Discussion in 'Media Central' started by Kyle, Jan 30, 2016.
Yup, it was revealed in the Blu-ray commentary
I remember the tbbs thread and people giving me shit for not liking the idea at the time.
From that article, it sounds like the network wanted musical acts, and B&B balked. A broken clock is correct twice a day and all, I suppose.
Perhaps Faith of the Heart (and Wherever You Will Go, which featured heavily in S1 launch promos) was the compromise there.
That was UPN's mandate, not theirs. The Beeps fought tooth and nail against that and thankfully won that battle.
EDIT: Whoops, Kyle beat me to it but while there's a lot to hold Bermaga's feet over the fire for, there were more people running the show than just them--the UPN execs wanted a youthful show and Les Moonves wanted to pander to the lowesr common denominator. It's a miracle we got anything resembling Trek at all.
Les Moonves? That explains some of the content
Bickendan is linda park's baby daddy.
No new reviews - haven’t had a lot of time.
I did catch TNG’s Symbiosis, and noticed that ENT’s Dear Doctor cribbed about half of the episode from it.
Two very similar races in a mutually-beneficial marriage. One is dim-witted manual labor, the other keeps them alive and safe. After it’s revealed the situation is more precarious than it appears, the doctor and captain disagree as to how to proceed. The Captain gives a speech about the Prime Directive.
Of course, Dear Doctor didn’t have a William S. Sessions anti-drug PSA jammed in the middle of it. For those who haven’t seen it, Symbiosis is a late S1 episode of TNG - the twist (for this thirty year old episode of TV) was that one of the alien races was a planet of drug dealers who knowingly forced the other aliens to give up all their efforts, labor, and products to get the drugs that they unknowingly got addicted to. Doctor Crusher wanted to violate the Prime Directive to give them space methadone, and Picard refused to let her help. After he discovered the aliens were knowingly keeping the others addicted, he withheld fixing their ships - essentially forcing the planet to go cold turkey. And Wesley and Tasha Yar had an after school special moment where she explains drugs and addiction to him.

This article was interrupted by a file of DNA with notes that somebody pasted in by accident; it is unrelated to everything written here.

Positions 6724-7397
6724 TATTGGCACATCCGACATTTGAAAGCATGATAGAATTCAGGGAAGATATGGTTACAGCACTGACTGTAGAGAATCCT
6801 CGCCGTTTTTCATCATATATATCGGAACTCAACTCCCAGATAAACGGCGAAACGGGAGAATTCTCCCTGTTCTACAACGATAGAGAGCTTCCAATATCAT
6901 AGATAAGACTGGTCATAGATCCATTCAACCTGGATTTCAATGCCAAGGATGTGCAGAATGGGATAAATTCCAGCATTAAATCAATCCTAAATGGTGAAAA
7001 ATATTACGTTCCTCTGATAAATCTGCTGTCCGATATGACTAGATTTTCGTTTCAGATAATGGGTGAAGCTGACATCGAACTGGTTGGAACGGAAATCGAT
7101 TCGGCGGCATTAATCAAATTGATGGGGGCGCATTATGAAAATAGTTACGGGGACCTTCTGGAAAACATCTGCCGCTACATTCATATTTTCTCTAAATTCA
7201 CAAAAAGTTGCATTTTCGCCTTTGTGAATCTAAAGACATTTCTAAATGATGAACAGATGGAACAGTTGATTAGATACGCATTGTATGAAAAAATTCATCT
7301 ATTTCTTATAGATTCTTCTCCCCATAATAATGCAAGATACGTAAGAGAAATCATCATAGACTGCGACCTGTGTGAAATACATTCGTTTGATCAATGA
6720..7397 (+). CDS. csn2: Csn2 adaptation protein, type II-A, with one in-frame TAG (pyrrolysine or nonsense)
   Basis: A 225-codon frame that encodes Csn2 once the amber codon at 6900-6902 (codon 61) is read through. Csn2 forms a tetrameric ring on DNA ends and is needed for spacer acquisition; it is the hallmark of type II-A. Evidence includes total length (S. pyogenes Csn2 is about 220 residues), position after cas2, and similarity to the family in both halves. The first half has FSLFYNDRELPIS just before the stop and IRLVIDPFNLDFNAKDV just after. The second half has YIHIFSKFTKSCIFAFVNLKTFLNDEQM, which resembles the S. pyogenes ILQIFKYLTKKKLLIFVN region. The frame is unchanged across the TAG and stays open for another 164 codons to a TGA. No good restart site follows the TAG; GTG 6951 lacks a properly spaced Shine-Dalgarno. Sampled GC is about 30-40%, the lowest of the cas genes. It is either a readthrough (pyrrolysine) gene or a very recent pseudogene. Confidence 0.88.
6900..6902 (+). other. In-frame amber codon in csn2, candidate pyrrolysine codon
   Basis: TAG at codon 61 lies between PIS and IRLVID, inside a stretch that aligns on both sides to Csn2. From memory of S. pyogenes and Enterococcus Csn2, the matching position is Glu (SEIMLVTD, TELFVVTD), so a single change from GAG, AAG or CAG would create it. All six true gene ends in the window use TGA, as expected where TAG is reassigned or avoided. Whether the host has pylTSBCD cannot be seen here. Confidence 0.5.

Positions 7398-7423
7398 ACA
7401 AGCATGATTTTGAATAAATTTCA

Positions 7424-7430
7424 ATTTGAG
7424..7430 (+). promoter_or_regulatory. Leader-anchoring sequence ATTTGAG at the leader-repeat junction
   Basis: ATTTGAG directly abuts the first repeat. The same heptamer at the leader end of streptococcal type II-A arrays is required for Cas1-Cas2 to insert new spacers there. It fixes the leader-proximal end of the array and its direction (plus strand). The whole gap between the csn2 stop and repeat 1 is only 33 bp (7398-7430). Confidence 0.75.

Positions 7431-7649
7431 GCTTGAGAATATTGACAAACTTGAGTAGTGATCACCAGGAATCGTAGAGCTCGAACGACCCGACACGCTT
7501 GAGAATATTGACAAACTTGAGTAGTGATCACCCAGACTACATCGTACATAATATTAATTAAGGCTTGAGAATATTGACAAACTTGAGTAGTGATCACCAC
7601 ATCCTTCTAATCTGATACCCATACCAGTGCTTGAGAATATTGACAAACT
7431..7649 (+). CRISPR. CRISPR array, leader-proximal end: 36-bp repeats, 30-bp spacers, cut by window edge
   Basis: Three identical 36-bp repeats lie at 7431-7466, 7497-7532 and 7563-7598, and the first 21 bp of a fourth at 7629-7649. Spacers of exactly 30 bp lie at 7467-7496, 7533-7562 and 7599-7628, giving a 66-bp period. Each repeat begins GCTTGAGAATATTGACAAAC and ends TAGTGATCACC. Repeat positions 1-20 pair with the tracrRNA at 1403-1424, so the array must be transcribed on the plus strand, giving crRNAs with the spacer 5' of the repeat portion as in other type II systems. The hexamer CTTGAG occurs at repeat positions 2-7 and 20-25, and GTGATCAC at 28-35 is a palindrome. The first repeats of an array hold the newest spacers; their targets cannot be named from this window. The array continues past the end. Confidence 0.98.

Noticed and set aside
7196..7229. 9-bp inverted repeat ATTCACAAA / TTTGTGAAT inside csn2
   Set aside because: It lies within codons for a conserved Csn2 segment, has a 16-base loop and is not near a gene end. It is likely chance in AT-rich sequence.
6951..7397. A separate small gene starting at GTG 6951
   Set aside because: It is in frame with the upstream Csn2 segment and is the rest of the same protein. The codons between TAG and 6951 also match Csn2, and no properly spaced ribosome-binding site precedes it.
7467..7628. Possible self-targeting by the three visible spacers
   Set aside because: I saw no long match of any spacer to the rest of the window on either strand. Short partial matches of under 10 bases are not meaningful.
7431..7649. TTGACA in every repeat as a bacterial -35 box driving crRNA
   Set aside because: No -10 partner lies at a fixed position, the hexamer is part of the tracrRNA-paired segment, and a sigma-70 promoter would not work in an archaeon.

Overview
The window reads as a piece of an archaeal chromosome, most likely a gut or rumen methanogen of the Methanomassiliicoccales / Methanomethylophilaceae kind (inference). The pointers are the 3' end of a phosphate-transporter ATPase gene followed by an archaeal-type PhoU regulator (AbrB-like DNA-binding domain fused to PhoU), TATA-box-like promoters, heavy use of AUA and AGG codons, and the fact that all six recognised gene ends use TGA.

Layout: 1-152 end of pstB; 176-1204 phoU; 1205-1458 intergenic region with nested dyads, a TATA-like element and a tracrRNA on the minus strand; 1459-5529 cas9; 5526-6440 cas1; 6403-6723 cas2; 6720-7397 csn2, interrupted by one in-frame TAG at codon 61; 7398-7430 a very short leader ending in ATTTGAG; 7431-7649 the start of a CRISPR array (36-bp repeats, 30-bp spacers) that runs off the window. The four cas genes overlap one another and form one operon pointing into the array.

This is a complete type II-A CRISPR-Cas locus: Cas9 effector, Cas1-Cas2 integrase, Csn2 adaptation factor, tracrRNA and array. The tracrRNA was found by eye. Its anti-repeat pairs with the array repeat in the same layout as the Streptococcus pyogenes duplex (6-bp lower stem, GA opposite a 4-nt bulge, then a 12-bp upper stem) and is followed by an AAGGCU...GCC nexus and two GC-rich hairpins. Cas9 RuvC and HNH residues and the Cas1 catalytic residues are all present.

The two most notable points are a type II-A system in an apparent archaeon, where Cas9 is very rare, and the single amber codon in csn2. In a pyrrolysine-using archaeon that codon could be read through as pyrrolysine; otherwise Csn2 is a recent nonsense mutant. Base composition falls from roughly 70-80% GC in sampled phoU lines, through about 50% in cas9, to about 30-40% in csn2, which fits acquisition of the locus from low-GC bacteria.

It was...very much a product of its time.
I don’t know if B&B were holding actors’ residuals checks hostage or something, because this episode has another Trek alum whose talents go wasted as well!
Archer, Trip, and T’Pol are enjoying dinner with a merchant who is persistent enough to hock timeshares from a Vegas kiosk. He doesn’t have anything they want, but he tells them instead about a haunted shipwreck nearby that has what they’re looking for.
They all get turnt on Scooby Snax and head out to investigate. Since nobody on this ship has any damn sense, they don’t bother taking it any security officers. Upon arrival, despite not detecting any life signs, they find a thriving hydroponics installation, and are quickly ambushed by the residents of the shipwreck.
They’re taken to the captain of the vessel, who explains they were shipwrecked a few years back after getting attacked, and they hadn’t sent any distress calls to avoid giving away their position. Trip naturally thinks that Enterprise can fix this ship none of them have ever seen before, so he starts hitting on the daughter of the chief engineer.
Oh, and that chief engineer? It’s Odo. Or at least, it’s Rene Auberjonois. That’s right, for anyone in the audience who has seen DS9 (admittedly, the cross section between DS9 and ENT’s viewership is probably small), it’s painfully obvious something is up. They didn’t even bother trying to disguise him - all the aliens look like humans with psoriasis on their temples.
Anyway, back to Trip being a horndog. T’Pol calls him the fuck out, pointing out that it’s been less than a year since he got knocked up with the last alien woman he tried to bone.
Eventually, some of the crew heads back up to the ship, and Trip somehow convinces Odo to let him take his daughter up with them. Once there, they starts digging in to the mystery of the attack. They realize that there isn’t enough food in the hydroponics bay to support the colony, and they discover from debris that the shipwreck happened a couple decades ago.
Oh, and they find an escape pod with the body of the Captain from the shipwreck. Spoooooky.
Archer is a man of action, so they all go back down to the planet to rescue T’Pol and whoever else they left down there with no support whatsoever. They quickly get in a confrontation with the colonists - when they try to stun one, though, the beam goes right through him. The colonists are holograms.
Well, most of them are. In a move that should surprise no one who is remotely familiar with foreshadowing, Odo pipes up. He and his daughter were the only survivors - not of an alien attack, but of an accident in an ion storm that Odo thinks he could have prevented if he hadn’t been saving his daughter’s life.